The Dissembling Manner
April 18, 2011
I watched Paul Ryan on Face the Nation yesterday. Virtually everything he said was absurd. But his manner of saying it was the essence of sweet reason. He smiled. He projected deep sincerity. He appeared to be a model of earnest concern. If you simply looked at his face and paid little attention to what he said, your response would probably be, "What a pleasant man!"
The problem is, that's what most people do in responding to politicians. They take in the manner and ignore the substance.
Politicians know this. They're acutely aware that their mode of projection makes a bigger impression than what they say. In truth, devising a manner which differs from one's intent is the most basic skill a politician needs to develop.
We can castigate them for it and call them a bunch of phonies. But they can legitimately come back with, "Whatever works."
Why it works is the more serious question. Almost everyone must have had the experience of being snookered by a smooth salesman. He's so ingratiating you find yourself persuaded, step by step, toward financial stupidity. I had it happen to me a few years ago when I was led to believe I really a needed a fancy, glass-topped stove with a convection oven that cost more than twelve hundred dollars. The truth was I needed no such thing. I could have bought a stove that served me not only as well, but better, for five hundred dollars less. I let my gullibility cost me money I could ill afford, and I got nothing for it. The salesman doubtless went away chuckling over fleecing another sucker. But he was so nice.
I keep that salesman in mind now when I think about politicians. I wish I could persuade my fellow citizens to be similarly skeptical.
I've reached the point now that I take a near opposite tack to the way the average person responds: if a politician is smooth, beguiling, charming, I don't trust him. I would oppose Mitt Romney no matter what he said, knowing that sooner or later he'll come round to saying something I like after having denounced it vociferously the previous month.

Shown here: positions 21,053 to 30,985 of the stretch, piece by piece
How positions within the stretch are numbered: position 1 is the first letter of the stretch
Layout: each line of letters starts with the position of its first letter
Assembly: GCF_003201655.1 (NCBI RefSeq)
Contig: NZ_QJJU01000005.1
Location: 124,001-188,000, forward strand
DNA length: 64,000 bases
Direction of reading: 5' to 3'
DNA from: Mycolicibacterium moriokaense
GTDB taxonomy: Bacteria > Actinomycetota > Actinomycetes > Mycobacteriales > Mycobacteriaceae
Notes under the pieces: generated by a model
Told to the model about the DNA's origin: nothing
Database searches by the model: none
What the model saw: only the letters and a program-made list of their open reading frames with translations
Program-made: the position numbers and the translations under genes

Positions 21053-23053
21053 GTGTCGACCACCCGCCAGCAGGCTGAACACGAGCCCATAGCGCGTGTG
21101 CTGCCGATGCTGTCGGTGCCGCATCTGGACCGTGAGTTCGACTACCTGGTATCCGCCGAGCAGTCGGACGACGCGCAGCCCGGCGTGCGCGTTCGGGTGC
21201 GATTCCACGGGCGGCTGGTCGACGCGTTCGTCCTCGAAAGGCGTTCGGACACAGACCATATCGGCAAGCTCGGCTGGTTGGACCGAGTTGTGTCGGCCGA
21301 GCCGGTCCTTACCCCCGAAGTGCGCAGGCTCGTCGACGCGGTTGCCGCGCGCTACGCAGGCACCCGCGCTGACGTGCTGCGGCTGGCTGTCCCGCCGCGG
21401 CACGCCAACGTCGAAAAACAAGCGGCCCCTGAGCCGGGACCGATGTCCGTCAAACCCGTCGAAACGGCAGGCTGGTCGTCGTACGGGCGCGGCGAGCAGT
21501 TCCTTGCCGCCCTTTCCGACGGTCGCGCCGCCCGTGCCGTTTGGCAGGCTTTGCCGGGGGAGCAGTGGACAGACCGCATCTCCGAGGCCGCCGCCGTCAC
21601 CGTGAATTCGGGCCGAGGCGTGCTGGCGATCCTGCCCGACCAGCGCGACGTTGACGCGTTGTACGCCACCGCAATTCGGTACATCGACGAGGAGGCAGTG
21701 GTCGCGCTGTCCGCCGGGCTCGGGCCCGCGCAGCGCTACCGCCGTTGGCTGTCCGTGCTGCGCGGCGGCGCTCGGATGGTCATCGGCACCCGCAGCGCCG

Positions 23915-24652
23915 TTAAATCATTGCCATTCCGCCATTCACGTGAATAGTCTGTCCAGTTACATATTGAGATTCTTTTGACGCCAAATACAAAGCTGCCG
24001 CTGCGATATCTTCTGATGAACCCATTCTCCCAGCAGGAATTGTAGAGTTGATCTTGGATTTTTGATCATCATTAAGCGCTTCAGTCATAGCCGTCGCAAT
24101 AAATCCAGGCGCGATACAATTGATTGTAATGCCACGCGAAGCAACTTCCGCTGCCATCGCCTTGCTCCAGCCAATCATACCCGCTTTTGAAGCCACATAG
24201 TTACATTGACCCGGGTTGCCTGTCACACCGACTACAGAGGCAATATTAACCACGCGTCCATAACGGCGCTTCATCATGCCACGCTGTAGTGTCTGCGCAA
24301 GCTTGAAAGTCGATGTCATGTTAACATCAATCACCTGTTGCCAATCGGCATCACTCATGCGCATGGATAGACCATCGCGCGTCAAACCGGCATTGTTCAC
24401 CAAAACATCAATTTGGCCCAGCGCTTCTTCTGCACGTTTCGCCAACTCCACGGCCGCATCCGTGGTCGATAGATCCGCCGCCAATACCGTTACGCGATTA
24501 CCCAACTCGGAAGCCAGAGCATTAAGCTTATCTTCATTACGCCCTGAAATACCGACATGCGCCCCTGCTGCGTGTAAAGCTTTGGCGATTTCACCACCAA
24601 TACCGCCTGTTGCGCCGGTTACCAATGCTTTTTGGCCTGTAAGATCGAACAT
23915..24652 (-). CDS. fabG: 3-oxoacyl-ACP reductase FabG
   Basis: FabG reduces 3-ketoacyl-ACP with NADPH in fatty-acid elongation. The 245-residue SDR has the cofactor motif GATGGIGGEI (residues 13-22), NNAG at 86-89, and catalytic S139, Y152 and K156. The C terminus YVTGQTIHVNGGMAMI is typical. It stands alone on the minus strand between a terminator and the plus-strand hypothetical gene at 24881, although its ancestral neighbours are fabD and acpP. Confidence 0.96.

We do a lot better with politicians who aren't smooth at all -- Barney Frank, Dennis Kucinich, Bernie Sanders. You can't be smooth and tell the truth at the same time.
Paul Ryan is simply the latest star in a long line of American snake oil salesmen. They all try to model themselves on Ronald Reagan who, perhaps, can't be surpassed. If you pay fewer taxes, the government gets more money. It's magic, but it's true, they tell us with that deep, commanding presence hashed up in the teaching salons of political consultants. If we paid no taxes at all, the government would have unlimited funds to provide us all the services we want. Just wait; you'll have some Republican telling you that sooner or later. And he'll say it with such obvious sincerity you can't help but be won over, that is if you're the kind of voter he's going after in the first place.
Bob Schieffer made about as good an effort as a mainstream journalist dares to smoke Ryan out yesterday. But the GOP wonder boy has been well trained. We say that Republicans stay on point. But what they really do is stay on manner. They keep on smiling as they pump out nonsense. And as long as we keep lapping it up, they'll keep dishing it out.
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